“This is a positive move forward,” he said.
Park lights moving
In a related matter, township commissioners formally approved a request from the Lower Macungie Youth Association to move lights used to illuminate playing fields from Creamery Park to Quarry Park.
Quarry is considered a better site for after-dark sports activities because no residents live nearby to be annoyed by the “very bright” lights.
Higgins said the lights have become an issue for township residents living near Creamery Park, which is along Spring Creek Road.
“It’s an improvement,” said Conrad.
Rather than lights mounted on poles around the perimeter of an athletic field, the youth association has four or five portable units, said Higgins, who explained they are similar to lights used on night-time road construction projects.
Higgins, a former president of the youth association, explained the rented lights are used for early evening soccer practice in autumn, when days start getting shorter.
“We do not have a field in this township that has lights,” said Higgins. “Once the sun goes down, that’s it, we’re done.”
PPL cutting Hamilton Boulevard trees
In other news, commissioners learned PPL plans to cut more trees that are near power lines in the township, including along a section of Hamilton Boulevard.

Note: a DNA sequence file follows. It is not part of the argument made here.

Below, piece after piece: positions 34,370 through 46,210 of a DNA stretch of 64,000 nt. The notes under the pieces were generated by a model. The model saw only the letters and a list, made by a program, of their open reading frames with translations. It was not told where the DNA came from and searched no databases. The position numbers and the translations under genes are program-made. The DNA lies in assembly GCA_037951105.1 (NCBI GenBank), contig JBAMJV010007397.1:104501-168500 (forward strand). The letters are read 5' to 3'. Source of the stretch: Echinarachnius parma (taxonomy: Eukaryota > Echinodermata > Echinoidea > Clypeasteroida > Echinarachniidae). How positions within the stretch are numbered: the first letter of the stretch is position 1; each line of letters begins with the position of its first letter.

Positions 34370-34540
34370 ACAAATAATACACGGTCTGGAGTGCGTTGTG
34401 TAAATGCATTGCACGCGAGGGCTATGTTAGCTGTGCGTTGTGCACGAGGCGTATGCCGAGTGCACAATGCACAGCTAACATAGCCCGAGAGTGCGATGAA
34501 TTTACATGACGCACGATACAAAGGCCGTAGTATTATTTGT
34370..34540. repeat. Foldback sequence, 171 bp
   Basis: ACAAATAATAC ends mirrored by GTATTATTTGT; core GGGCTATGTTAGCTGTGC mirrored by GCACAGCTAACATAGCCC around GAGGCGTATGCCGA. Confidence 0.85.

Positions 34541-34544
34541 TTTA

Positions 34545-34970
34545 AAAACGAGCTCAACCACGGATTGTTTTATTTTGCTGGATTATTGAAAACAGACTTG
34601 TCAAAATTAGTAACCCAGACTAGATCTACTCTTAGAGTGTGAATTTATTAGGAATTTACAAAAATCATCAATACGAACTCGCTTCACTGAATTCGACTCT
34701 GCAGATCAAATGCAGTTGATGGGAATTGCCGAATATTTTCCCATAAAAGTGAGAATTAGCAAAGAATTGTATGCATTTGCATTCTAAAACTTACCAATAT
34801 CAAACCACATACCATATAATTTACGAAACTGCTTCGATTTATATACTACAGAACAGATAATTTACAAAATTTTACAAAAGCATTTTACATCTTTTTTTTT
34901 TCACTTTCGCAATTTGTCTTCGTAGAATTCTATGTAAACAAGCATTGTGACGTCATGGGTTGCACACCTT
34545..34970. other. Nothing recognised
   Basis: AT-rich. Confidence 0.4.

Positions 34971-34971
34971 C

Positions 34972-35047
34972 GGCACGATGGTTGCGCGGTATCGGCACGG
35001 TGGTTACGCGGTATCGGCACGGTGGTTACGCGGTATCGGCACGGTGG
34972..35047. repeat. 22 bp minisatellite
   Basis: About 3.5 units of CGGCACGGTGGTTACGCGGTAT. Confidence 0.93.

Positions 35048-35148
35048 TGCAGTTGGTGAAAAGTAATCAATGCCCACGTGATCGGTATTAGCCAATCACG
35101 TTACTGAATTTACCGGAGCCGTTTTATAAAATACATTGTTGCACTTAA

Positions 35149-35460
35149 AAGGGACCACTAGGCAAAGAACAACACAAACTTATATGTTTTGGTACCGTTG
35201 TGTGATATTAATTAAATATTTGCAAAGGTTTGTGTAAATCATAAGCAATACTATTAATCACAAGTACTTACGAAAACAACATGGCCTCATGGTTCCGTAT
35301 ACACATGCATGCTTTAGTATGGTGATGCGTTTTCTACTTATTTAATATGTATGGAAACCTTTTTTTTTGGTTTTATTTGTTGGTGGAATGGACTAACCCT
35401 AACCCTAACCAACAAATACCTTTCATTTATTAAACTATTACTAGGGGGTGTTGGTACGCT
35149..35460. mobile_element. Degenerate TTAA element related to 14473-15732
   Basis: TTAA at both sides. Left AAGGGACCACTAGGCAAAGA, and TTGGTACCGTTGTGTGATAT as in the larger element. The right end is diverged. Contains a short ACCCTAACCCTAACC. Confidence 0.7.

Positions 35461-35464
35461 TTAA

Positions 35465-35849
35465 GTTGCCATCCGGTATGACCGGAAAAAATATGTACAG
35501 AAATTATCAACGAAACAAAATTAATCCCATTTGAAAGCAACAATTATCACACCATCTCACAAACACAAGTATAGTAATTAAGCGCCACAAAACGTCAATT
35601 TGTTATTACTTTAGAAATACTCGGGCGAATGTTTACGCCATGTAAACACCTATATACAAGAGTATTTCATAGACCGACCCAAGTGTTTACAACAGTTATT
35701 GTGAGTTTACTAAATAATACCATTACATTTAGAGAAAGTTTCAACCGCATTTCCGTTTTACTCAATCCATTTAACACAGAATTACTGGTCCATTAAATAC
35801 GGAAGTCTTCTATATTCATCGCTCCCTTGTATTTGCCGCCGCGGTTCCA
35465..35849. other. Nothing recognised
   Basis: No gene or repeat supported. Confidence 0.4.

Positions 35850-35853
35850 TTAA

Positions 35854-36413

Last year PPL caused an uproar in the township when it cut down hundreds of trees – as well as other vegetation -- to protect power lines from storm damage that knocks out electrical service.
Township manager Bruce Fosselman said PPL tree trimming will be done along Hamilton Boulevard between Lower Macungie and Mill Creek roads, plus along the western half of Lower Macungie Road.
Fosselman reported the sycamore trees along Hamilton Boulevard will have their branches and limbs “trimmed back to the trunks” on the sides facing away from the street, but the canopy over Hamilton will not be touched.
Township officials initially were concerned that the trees lining the road would be completely removed by PPL.
Commissioner Ron Beitler said “my heart kind of sank” when he found out sycamores along the boulevard were being cut, but added: “It’s not a terrible outcome. In a way, they are deviating from their standard protocol.”
The work, which will be done by Jaflo tree service for PPL, will begin in two or three weeks.
Fosselman said Jaflo representatives already have contacted property owners along Hamilton Boulevard.
EAC recommending open space tax
Lower Macungie’s Environmental Advisory Council wants a voter referendum on implementing a township tax specifically for open space preservation.
Conrad said the EAC first brought the idea to the commissioners’ budget & finance committee a year ago, but commissioners asked the EAC to provide them with more information about the issue, including what other options exist for open space preservation.
Conrad said the EAC has prepared “a very comprehensive and detailed report,” which he encouraged his fellow commissioners to read.